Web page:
Grave of the Fireflies is an undeniable masterpiece. It’s one of the most profound and powerful statements about war that I’ve ever seen. The only film that comes close, for me, is The Thin Red Line, but for entirely different reasons. Only Yesterday is also just so brilliant. What I saw with Takahata in these first two films was an incredible eye for the details of human emotional motion. What I mean by that is that Takahata captures so perfectly the emotions of his characters through their movements and behaviors. Much as I love Miyazaki, Takahata is a far subtler filmmaker and animator.
Which makes it unsurprising that he would remain somewhat in obscurity while Miyazaki would rise to international prominence. Miyazaki is at his most subtle with My Neighbor Totoro, but many of his films have more adventures, making them more relatable to international and western markets. In no ways do I mean that as a slight to him and his films, which I love dearly. But Castle in the Sky is a film that’s far easier for US and European audiences to fall in love with then, say, Only Yesterday, which feels more like François Truffaut than Walt Disney. Had Takahata made live action films, I think he would have had more international attention, though I doubt he’d be any better known here in the west.
And I wonder if that’s why he pushed towards the more fantastical and more adventuring style of storytelling with Pom Poko, which has always seemed a strange film for him to make. At times it looks like many of the american cartoons of the 80s, while at other times it’s more in the style of his previous films. It’s also incredibly chatty. There’s so much talking in it! Most of it narration. And I wonder if he was hoping to tap into that audience Miyazaki was slowly building through his films.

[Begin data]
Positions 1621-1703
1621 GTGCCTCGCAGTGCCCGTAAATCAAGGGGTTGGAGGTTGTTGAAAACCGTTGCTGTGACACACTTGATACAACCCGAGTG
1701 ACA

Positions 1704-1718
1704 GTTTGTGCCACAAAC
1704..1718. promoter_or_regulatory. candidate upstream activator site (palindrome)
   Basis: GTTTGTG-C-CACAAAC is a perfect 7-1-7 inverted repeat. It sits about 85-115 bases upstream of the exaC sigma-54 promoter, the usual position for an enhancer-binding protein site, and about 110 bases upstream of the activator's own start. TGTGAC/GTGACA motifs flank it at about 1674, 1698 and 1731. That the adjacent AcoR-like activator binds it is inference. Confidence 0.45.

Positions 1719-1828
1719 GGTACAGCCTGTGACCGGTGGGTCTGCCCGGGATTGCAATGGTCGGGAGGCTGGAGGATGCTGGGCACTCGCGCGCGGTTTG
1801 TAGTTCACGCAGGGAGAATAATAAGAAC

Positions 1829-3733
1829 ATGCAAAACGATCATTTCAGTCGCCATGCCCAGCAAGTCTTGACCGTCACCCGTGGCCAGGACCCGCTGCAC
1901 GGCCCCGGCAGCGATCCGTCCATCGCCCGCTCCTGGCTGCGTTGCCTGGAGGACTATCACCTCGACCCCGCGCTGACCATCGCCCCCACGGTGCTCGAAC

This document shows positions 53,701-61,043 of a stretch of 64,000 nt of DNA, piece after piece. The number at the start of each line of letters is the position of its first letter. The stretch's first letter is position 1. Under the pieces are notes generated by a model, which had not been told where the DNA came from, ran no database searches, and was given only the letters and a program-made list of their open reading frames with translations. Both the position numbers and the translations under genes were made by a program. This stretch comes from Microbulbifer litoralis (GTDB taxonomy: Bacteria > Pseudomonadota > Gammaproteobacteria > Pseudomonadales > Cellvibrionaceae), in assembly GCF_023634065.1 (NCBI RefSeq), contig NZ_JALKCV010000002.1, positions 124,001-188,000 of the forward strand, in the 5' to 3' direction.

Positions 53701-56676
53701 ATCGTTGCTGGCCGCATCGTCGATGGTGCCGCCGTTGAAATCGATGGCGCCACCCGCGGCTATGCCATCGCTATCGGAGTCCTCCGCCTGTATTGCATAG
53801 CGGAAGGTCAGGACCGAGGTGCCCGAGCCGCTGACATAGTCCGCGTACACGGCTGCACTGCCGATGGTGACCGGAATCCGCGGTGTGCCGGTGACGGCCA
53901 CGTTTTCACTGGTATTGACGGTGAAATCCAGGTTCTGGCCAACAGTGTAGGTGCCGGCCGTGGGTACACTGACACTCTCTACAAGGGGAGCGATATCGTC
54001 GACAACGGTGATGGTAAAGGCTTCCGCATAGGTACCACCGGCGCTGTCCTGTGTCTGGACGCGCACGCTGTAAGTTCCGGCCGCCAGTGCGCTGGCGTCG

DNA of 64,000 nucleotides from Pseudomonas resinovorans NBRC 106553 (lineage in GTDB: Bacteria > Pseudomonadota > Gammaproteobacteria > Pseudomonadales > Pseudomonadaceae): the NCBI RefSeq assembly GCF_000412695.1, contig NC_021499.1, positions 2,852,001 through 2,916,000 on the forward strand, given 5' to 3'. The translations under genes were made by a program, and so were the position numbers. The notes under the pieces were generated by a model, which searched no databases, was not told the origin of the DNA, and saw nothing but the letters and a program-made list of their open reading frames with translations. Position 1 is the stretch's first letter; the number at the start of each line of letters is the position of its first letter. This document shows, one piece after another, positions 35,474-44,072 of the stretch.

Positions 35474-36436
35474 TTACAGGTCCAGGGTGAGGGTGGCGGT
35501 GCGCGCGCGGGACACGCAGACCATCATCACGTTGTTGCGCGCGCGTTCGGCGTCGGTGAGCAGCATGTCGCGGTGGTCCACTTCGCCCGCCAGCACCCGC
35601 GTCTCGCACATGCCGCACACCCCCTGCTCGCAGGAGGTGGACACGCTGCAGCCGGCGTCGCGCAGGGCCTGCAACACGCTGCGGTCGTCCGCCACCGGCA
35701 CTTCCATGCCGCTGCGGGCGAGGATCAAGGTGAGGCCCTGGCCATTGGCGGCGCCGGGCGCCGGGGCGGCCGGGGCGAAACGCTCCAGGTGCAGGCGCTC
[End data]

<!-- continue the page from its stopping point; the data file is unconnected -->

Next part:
But Takahata is, I think, primarily an arthouse director, while Miyazaki does both arthouse and blockbusters, and his blockbusters are intensely influenced by the arthouse. When Takahata went for that wider audience, I think he stumbled on his inability to give himself to it fully.
Pom Poko is a fine film, but it stands up poorly, I think, to his other Ghibli films. And My Neighbors the Yamadas is, in my opinion, a disaster. I think it’s exactly the kind of film he wanted to make, but I found it unpleasant to sit through, which is perhaps the only time I’ve ever thought that during an animated film of any kind. But I wonder if this was a natural reaction to what he did with Pom Poko. The Yamadas is, perhaps, the most Japanese film made by Studio Ghibli. Or at least the most specifically for a domestic audience.
And then there’s The Tale of the Princess Kaguya, which is a beautiful mess or the bleakest film made by Studio Ghibli. I’m still unsure of which it is or even which it’s trying to be. I’ll have to watch it again to make up my mind, but, for now, I think it’s an impeccably made disaster. It’s his best looking film but also his most muddled, in terms of theme, statement, and intention. I wonder if its bleakness comes from Takahata’s frustrations, the way he has overwhelmingly become overshadowed by his younger colleague, who was once his protégé. Oddly enough, it’s also the film that’s garnered him more attention than anything he’s done since Grave of the Fireflies.
One of the most interesting aspects about going through these films chronologically is that I was able to see these films in the context of the careers of the filmmakers. I think Takahata was, perhaps, doing his finest work before Ghibli and immediately after it opened. His first two Ghibli films are such masterpieces. It’s clear he’s at the apex of his ability there. While, at the same time, Miyazaki is at the end of his apprenticeship under Takahata.